NALCN is a conserved cation channel, which conducts a permanent sodium leak current and regulates resting membrane potential and neuronal excitability. It is part of a large ion channel complex, the "NALCN channelosome", consisting of multiple proteins including UNC80 and UNC79. The predominant neuronal expression pattern and its function suggest an important role in neuronal function and disease. So far, biallelic NALCN and UNC80 variants have been described in a small number of individuals leading to infantile hypotonia, psychomotor retardation, and characteristic facies 1 (IHPRF1, OMIM 615419) and 2 (IHPRF2, OMIM 616801), respectively...
September 2018: Human Genetics
Regie Lyn P Santos-Cortez, Valeed Khan, Falak Sher Khan, Zaib-Un-Nisa Mughal, Imen Chakchouk, Kwanghyuk Lee, Memoona Rasheed, Rifat Hamza, Anushree Acharya, Ehsan Ullah, Muhammad Arif Nadeem Saqib, Izoduwa Abbe, Ghazanfar Ali, Muhammad Jawad Hassan, Saadullah Khan, Zahid Azeem, Irfan Ullah, Michael J Bamshad, Deborah A Nickerson, Isabelle Schrauwen, Wasim Ahmad, Muhammad Ansar, Suzanne M Leal
Identification of Mendelian genes for neurodevelopmental disorders using exome sequencing to study autosomal recessive (AR) consanguineous pedigrees has been highly successful. To identify causal variants for syndromic and non-syndromic intellectual disability (ID), exome sequencing was performed using DNA samples from 22 consanguineous Pakistani families with ARID, of which 21 have additional phenotypes including microcephaly. To aid in variant identification, homozygosity mapping and linkage analysis were performed...
September 2018: Human Genetics
E R Schiff, M Frampton, N Ben-Yosef, B E Avila, F Semplici, N Pontikos, S L Bloom, S A McCartney, R Vega, L B Lovat, E Wood, A Hart, E Israeli, D Crespi, M A Furman, S Mann, C D Murray, A W Segal, A P Levine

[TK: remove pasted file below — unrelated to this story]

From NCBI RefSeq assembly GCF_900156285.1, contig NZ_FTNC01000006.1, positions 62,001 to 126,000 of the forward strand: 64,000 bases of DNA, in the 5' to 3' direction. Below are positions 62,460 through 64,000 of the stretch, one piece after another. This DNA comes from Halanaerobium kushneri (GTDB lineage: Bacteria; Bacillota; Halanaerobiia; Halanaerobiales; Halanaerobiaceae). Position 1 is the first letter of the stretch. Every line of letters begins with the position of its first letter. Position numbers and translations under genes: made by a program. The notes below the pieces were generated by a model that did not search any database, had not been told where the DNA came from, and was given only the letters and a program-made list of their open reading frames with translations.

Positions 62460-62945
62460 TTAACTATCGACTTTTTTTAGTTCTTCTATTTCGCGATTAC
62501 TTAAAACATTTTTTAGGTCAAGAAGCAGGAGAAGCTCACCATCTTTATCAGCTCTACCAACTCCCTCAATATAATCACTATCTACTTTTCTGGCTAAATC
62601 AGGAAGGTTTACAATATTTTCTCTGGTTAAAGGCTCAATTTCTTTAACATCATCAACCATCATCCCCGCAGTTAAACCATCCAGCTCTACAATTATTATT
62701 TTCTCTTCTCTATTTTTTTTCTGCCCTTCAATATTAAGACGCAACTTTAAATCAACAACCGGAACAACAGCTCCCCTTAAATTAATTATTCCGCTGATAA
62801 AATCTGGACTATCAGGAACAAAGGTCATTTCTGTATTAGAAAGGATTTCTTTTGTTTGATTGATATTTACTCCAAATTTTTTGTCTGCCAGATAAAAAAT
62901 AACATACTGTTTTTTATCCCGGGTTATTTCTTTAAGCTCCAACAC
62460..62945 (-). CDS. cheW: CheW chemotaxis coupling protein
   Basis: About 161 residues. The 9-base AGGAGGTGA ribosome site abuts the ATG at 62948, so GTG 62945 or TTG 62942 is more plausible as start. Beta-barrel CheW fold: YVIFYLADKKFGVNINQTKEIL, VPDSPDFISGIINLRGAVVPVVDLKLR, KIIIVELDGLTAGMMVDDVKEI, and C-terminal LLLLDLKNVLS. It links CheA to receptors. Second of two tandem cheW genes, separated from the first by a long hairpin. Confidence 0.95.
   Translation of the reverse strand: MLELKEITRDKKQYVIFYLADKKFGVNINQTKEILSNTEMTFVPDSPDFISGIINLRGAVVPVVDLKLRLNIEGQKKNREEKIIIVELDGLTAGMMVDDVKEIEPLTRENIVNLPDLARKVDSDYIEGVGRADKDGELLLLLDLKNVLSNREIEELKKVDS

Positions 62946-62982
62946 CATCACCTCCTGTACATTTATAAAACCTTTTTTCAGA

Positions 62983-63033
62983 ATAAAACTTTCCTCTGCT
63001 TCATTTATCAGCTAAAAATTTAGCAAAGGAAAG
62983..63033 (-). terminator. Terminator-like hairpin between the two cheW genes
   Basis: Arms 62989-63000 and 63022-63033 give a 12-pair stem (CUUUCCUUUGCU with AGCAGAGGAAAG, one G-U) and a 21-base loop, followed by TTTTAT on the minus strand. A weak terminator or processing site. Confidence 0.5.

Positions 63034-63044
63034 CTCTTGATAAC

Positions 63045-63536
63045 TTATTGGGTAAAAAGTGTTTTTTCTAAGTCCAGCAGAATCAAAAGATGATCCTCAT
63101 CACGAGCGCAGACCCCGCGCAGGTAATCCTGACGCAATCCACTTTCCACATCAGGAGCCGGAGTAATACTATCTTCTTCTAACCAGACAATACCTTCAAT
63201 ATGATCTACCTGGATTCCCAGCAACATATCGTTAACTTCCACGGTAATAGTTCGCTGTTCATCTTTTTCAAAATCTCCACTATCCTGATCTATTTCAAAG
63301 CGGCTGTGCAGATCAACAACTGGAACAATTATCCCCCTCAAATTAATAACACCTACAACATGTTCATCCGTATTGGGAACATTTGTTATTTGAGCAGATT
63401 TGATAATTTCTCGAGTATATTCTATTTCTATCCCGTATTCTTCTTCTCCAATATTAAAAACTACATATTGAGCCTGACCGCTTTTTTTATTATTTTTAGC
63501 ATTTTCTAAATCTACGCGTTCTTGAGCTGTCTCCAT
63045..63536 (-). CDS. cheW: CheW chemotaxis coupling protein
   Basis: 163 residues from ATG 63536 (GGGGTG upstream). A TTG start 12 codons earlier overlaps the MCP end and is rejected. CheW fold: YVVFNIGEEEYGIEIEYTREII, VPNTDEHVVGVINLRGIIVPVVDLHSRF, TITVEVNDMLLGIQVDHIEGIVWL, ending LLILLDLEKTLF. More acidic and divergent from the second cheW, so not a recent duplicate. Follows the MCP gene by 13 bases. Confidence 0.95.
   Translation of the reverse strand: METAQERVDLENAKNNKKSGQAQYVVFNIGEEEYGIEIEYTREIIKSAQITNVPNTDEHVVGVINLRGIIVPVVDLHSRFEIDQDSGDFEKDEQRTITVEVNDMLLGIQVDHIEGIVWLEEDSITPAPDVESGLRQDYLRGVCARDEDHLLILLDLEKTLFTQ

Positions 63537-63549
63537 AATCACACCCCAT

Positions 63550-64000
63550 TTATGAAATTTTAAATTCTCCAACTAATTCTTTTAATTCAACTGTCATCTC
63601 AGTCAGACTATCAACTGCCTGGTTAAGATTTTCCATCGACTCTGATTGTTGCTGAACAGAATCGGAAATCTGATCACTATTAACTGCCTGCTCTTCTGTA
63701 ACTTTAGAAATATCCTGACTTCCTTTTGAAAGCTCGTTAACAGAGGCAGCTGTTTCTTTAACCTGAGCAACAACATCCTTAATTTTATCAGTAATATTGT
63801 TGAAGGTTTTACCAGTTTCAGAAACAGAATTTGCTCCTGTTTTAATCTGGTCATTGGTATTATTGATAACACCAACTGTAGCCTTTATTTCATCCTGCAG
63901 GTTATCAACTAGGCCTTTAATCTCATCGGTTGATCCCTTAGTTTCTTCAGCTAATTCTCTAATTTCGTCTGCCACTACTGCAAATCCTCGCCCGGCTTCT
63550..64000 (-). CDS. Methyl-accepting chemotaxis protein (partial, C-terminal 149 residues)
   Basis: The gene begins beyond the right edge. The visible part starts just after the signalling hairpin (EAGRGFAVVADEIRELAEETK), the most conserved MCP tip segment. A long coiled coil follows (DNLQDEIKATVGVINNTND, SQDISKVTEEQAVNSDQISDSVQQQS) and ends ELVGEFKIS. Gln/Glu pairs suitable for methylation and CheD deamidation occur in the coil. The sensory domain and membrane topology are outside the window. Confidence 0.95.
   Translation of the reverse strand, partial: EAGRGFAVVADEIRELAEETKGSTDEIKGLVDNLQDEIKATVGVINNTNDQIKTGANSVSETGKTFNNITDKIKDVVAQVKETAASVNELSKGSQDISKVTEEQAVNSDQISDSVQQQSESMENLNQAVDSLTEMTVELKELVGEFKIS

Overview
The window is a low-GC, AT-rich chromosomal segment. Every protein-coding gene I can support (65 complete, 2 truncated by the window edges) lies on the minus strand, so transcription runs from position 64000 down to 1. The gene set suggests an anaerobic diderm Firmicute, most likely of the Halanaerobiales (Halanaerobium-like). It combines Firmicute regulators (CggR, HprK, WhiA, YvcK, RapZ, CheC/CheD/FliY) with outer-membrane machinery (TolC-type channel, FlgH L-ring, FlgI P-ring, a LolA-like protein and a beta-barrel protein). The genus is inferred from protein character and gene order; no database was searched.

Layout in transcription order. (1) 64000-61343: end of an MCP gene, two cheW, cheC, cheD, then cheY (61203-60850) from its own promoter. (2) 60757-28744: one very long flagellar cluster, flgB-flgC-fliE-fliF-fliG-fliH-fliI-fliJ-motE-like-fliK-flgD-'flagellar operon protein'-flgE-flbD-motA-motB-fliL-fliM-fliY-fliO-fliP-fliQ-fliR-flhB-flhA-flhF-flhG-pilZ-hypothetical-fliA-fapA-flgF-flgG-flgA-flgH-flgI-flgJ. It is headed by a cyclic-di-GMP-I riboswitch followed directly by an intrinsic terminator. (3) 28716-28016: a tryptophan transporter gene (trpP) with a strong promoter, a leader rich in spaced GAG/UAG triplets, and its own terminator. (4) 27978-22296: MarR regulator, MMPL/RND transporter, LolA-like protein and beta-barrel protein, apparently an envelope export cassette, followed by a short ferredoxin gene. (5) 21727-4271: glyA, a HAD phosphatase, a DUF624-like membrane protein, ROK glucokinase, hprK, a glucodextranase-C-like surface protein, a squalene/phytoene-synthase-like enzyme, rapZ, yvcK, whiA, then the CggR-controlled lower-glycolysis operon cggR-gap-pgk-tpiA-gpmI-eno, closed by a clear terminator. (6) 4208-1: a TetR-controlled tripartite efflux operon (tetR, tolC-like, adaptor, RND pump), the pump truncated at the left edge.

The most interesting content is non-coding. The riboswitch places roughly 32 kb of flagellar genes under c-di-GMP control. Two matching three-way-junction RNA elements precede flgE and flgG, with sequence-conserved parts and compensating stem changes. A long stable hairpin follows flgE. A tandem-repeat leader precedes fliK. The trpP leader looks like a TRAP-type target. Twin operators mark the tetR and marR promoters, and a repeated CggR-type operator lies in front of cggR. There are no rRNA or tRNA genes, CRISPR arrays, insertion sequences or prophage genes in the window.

Rare variants are thought to contribute to the genetics of inflammatory bowel disease (IBD), which is more common amongst the Ashkenazi Jewish (AJ) population. A family-based approach using exome sequencing of AJ individuals with IBD was employed with a view to identify novel rare genetic variants for this disease. Exome sequencing was performed on 960 Jewish individuals including 513 from 199 multiplex families with up to eight cases. Rare, damaging variants in loci prioritized by linkage analysis and those shared by multiple affected individuals within the same family were identified...
September 2018: Human Genetics
Paolo Devanna, Maartje van de Vorst, Rolph Pfundt, Christian Gilissen, Sonja C Vernes
Intellectual disability (ID) is a severe neurodevelopmental disorder with genetically heterogeneous causes. Large-scale sequencing has led to the identification of many gene-disrupting mutations; however, a substantial proportion of cases lack a molecular diagnosis. As such, there remains much to uncover for a complete understanding of the genetic underpinnings of ID. Genetic variants present in non-coding regions of the genome have been highlighted as potential contributors to neurodevelopmental disorders given their role in regulating gene expression...
September 2018: Human Genetics
Jochen Weile, Frederick P Roth
Given the constantly improving cost and speed of genome sequencing, it is reasonable to expect that personal genomes will soon be known for many millions of humans. This stands in stark contrast with our limited ability to interpret the sequence variants which we find. Although it is, perhaps, easiest to interpret variants in coding regions, knowledge of functional impact is unknown for the vast majority of missense variants. While many computational approaches can predict the impact of coding variants, they are given a little weight in the current guidelines for interpreting clinical variants...
September 2018: Human Genetics